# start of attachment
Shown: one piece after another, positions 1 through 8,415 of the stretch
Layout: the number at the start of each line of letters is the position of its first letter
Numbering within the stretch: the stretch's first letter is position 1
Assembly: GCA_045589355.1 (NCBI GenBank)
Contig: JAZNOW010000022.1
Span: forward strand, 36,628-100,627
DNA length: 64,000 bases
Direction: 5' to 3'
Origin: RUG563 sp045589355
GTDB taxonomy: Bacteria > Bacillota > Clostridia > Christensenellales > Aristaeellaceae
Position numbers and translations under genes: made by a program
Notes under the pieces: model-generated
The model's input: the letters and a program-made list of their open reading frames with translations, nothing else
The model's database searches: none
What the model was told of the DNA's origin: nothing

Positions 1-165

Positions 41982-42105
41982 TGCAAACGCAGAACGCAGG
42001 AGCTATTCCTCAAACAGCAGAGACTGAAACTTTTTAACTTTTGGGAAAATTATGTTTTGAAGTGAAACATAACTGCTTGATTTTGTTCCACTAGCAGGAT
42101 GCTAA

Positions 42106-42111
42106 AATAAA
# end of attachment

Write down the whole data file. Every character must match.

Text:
Shown: one piece after another, positions 1 through 8,415 of the stretch
Layout: the number at the start of each line of letters is the position of its first letter
Numbering within the stretch: the stretch's first letter is position 1
Assembly: GCA_045589355.1 (NCBI GenBank)
Contig: JAZNOW010000022.1
Span: forward strand, 36,628-100,627
DNA length: 64,000 bases
Direction: 5' to 3'
Origin: RUG563 sp045589355
GTDB taxonomy: Bacteria > Bacillota > Clostridia > Christensenellales > Aristaeellaceae
Position numbers and translations under genes: made by a program
Notes under the pieces: model-generated
The model's input: the letters and a program-made list of their open reading frames with translations, nothing else
The model's database searches: none
What the model was told of the DNA's origin: nothing

Positions 1-165

Positions 41982-42105
41982 TGCAAACGCAGAACGCAGG
42001 AGCTATTCCTCAAACAGCAGAGACTGAAACTTTTTAACTTTTGGGAAAATTATGTTTTGAAGTGAAACATAACTGCTTGATTTTGTTCCACTAGCAGGAT
42101 GCTAA

Positions 42106-42111
42106 AATAAA